And keep in mind that just because a piece of furniture is called a "camping" chair doesn't mean it can't be used in the dorm room, the basement, or even in the living room until a more permanent seating accommodation can be found. As these chairs readily fold flat, they make excellent temporary seating for use when you have guests or relatives visiting.

Other Great Accessories For Comfortable Camping

If you are using a camping chair, then likely you are going for a camping trip on which you can bring plenty of gear and supplies without much concern for weight. So go ahead and get some gear that will make the experience as pleasant as can be.

Any great camping trip requires plenty of fine food and good drink. That means that you will need a good cooler in which to store your rations. Many modern coolers can keep ice frozen for more than 24 hours even in warm temperatures. Spend the money to get a cooler of decent quality and you can be assured of having fresh, safe foods for several days. (Just note that your cooler may attract animals, so look for a locking option and always place any food a good distance away from your tent or keep it secured in your cabin.)

Camping stoves are so compact and lightweight that they can even be brought along on long hikes or climbs. Portable grills, on the other hand, are a luxury relegated to the car camping trip (or to a day spent at the beach or in the park). Many such grills use charcoal quite efficiently, requiring you to carry relatively little fuel to enjoy grilled burgers, sausages. and more.

If you are a hunter, make sure you consider the right choice of hunting blind at the same time as you get a camping chair. Many blinds are too small or too specifically shaped to accommodate some larger camping chairs, so be certain your chair will fit the size and design of your blind. Buying these items in tandem is a good move.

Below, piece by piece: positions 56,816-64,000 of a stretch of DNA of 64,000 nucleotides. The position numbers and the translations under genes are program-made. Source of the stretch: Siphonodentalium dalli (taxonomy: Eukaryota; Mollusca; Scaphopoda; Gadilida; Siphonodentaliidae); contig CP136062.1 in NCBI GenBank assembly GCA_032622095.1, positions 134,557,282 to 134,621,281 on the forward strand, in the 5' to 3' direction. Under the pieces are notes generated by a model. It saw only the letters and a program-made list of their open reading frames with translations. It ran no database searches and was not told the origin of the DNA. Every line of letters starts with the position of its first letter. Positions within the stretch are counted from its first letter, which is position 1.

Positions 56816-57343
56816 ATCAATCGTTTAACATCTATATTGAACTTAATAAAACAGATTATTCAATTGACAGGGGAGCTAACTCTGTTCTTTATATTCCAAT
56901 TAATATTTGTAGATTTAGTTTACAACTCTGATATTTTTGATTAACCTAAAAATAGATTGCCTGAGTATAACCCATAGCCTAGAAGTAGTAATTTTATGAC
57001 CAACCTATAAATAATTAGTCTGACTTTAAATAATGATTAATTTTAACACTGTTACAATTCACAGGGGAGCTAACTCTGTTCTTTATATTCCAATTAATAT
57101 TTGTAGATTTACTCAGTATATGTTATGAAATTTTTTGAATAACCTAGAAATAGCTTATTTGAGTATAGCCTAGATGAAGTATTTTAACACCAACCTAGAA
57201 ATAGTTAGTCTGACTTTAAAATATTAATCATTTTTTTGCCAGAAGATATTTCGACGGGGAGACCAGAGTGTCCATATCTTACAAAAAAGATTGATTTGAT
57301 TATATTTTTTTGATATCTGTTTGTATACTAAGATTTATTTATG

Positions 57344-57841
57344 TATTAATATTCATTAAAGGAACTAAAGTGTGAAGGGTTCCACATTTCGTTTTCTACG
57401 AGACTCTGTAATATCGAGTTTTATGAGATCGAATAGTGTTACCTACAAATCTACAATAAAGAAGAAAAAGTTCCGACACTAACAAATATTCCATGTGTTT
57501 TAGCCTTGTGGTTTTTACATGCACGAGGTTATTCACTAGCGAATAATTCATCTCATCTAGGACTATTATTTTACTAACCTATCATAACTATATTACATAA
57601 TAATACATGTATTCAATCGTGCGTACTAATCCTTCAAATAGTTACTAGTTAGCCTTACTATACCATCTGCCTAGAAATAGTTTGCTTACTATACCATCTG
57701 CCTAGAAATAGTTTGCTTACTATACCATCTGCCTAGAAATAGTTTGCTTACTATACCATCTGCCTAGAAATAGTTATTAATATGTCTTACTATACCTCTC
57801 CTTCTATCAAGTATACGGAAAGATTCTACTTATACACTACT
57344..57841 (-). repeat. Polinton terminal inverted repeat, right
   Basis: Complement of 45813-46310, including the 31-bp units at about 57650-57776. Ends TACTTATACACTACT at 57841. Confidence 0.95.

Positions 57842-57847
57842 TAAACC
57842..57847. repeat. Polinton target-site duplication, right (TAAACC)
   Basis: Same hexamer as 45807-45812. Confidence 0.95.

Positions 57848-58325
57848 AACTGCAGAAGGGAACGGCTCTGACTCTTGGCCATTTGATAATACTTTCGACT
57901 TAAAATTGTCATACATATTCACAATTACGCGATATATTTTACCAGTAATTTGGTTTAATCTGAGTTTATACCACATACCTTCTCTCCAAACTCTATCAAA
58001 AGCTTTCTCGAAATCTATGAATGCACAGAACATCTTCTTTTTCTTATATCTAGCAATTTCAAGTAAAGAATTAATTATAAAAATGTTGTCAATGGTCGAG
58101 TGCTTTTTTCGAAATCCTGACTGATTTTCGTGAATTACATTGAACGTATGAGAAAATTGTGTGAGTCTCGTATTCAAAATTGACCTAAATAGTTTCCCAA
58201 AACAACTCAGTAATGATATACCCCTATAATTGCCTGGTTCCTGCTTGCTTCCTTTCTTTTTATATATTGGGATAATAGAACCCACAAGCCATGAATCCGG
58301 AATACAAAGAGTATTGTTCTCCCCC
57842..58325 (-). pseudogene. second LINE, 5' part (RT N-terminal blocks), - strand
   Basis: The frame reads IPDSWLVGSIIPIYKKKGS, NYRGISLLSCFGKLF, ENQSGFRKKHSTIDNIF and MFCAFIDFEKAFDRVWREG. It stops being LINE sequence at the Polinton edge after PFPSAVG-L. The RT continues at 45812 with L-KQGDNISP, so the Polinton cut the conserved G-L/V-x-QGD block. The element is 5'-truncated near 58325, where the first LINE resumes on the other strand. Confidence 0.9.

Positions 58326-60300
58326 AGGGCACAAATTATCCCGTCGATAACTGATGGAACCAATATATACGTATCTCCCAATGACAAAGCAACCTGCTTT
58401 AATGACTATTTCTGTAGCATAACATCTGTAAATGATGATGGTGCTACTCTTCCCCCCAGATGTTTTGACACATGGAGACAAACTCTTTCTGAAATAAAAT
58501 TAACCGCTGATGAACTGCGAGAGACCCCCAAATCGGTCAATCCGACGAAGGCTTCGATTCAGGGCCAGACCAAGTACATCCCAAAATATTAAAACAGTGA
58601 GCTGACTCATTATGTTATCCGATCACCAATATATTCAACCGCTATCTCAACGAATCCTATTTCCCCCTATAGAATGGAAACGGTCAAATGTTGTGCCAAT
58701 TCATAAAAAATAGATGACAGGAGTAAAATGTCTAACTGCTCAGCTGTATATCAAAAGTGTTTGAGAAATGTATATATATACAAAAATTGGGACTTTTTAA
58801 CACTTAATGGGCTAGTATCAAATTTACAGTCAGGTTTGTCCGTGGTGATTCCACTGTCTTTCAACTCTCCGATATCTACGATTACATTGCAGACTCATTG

The History Of The Portable Chair

Compact, folding chairs are a ubiquitous feature of modern life, filling everything from school auditoriums to crowded conference rooms to the closet of your own home. However the folding chair is far from a new invention. In fact, archaeologists have found examples of folding chairs that date back many thousands of years and that hail from myriad parts of the globe.

Multiple examples of folding chairs have been discovered in parts of Scandinavia and Northern Europe that date to a period often called the Nordic Bronze Age which lasted from roughly 1700 through 500 BCE. The chairs from this region and era used a simple design featuring two sets of crossed supports connected with wooden posts on the bottom and a strip of fabric on their tops. They look not unlike many camping chairs seen today, save for the lack of a backrest.

The Greeks and Romans too had folding chairs, and they were a common sight in the tents of officers in military camps, which the Romans called Castrum and which they in particular set up with extreme attention to detail.

In the Middle Ages and Renaissance, folding chairs were primarily used by members of the clergy who could conduct liturgical services anywhere by the virtue of the seat's portability.

The first approximation of the modern camping chair was developed in 1855 by a British man named Joseph B. Fenby. He patented his chair in 1877 and by the end of the century, production of this "butterfly" style of folding chair was occurring in Europe, America, and beyond.

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Last updated on October 27, 2017 by Chase Brush

Chase is a freelance journalist with experience working in the areas of politics and public policy. Currently based in Brooklyn, NY, he is also a hopeless itinerant continually awaiting his next Great Escape.